The weapon of choice was of course "tir kamoon-e simi." I think the man was released on psychological grounds, since the reason for his release was very vaguely mentioned.

Kambiz Iranpour
Oslo, Norway
iranpouk@oslo.Geco-Prakla.slb.com

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Friendship accepted

[Response to an offer of friendship from an Arab]

First of all I would like to commend your mature outlook, and your generous offer of friendship to the Iranian community. Before coming to the United States, I had very little contact with Arabs, and my mental image of the Arab was of the unsophisticated, uneducated, uncouth bedouin which is the stuff of stories and propaganda and the result of mutual ignorance of the different peoples of the Middle East of each other.

Even though I started the study of history at a young age, it took me some time to realize that the definition of the word "Arab" as it is today, is quite different from the early Islamic or Pre-Islamic one. The modern definition of the name includes anyone who speaks Arabic; therefore including the people of Egypt and Syria who respectively have cultures that are older or as old as ours, and who have certainly contributed asmuch to culture as we have.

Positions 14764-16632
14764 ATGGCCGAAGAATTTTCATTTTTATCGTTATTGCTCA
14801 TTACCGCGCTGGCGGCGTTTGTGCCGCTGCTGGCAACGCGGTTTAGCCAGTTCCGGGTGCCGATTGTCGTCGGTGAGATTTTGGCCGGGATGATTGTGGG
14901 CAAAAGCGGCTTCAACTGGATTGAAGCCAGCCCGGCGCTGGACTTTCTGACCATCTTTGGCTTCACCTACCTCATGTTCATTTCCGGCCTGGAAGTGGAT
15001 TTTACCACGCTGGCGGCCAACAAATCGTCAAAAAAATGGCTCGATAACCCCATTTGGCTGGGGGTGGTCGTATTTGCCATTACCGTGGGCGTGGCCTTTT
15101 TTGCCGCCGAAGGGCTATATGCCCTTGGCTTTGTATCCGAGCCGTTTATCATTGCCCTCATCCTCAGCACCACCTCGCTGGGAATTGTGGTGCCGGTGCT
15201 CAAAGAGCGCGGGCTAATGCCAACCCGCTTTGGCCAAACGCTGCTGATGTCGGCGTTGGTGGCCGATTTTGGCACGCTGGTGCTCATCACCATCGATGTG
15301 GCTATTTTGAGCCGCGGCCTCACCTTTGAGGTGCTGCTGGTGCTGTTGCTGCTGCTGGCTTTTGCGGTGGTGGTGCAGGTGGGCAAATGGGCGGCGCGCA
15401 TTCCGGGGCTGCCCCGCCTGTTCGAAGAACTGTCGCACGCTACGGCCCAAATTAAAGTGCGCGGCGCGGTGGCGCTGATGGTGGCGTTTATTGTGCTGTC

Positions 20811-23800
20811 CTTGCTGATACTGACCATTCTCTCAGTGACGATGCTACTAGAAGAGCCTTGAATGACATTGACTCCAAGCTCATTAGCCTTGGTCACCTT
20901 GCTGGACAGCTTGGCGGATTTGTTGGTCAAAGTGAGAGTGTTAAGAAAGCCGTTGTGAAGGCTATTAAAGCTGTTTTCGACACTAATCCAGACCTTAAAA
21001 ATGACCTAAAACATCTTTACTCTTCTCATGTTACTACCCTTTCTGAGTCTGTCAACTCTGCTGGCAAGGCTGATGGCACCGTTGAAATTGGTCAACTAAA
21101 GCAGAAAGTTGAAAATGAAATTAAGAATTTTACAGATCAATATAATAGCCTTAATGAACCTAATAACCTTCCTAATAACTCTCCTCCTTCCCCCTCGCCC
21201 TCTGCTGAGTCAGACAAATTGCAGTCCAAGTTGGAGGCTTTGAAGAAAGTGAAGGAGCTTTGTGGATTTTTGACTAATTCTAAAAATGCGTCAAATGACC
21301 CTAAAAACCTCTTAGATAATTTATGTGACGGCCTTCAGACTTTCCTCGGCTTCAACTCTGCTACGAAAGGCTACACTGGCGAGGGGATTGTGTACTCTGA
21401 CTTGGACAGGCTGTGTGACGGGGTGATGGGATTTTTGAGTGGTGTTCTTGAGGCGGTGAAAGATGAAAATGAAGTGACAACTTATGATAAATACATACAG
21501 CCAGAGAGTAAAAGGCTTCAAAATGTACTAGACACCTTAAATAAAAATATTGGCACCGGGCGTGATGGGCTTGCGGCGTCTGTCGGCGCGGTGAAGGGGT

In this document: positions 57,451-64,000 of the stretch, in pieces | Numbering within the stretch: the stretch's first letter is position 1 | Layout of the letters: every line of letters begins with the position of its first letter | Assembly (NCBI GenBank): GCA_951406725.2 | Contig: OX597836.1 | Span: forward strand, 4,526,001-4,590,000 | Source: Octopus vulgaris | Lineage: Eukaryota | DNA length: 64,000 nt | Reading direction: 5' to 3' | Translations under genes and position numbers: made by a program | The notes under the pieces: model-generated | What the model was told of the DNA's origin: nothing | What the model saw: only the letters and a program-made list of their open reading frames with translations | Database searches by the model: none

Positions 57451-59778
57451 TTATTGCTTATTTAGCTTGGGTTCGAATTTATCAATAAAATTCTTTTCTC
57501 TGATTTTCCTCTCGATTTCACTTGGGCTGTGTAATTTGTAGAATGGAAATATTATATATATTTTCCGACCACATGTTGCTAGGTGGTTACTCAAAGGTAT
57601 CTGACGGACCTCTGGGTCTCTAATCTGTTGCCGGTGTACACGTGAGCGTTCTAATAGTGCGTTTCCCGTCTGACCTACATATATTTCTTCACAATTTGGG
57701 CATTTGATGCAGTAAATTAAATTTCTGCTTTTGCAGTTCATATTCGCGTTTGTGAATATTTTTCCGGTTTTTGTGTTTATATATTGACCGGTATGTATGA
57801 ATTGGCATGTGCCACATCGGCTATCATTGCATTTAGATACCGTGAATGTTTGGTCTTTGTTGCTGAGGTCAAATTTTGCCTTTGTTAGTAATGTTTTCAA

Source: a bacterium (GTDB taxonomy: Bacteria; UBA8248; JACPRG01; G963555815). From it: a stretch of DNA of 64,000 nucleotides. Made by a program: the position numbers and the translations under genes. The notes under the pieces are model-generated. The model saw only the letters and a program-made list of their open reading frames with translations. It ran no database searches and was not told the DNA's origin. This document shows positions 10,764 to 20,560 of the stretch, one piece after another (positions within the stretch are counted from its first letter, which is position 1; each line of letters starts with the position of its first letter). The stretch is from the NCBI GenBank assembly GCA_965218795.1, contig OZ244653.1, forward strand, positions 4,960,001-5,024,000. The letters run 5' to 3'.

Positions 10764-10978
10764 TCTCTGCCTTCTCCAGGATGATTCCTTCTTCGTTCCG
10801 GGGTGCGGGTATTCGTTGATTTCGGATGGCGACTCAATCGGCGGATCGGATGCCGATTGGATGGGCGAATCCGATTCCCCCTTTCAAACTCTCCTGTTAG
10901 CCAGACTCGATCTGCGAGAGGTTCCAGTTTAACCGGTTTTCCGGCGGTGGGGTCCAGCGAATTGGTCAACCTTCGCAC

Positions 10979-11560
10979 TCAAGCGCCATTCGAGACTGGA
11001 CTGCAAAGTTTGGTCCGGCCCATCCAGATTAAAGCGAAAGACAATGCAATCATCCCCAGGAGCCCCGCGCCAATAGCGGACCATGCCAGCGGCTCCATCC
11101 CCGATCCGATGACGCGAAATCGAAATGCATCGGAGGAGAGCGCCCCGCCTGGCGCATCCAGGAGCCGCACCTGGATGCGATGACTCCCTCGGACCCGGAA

The mutual ignorance between Iranians and Arabs is also a large problem, which contributes to the problem. In Europe, countries which have along history of bloody conflicts with each other, with millions of dead on each side, countries such as France and Germany, have managed to come together, to forge a mutually beneficial Union. The crimes they have committed against each other , in a much more recent past, have been on a much more horrific scale than any conflict between the ancient Iranians, and the Arabs of that time (who are not the equivalent of the people who today identify themselves as Arab).

It is time for the different people of the Middle East, Iranian, Arab, Turk, etc, to get to know each other and realize their multitudinous similarities and shared cultural characteristics, and to celebrate these similarities, rather than focusing on the differences, which only plays into the hands of those parties/countries interested in exploiting all of us.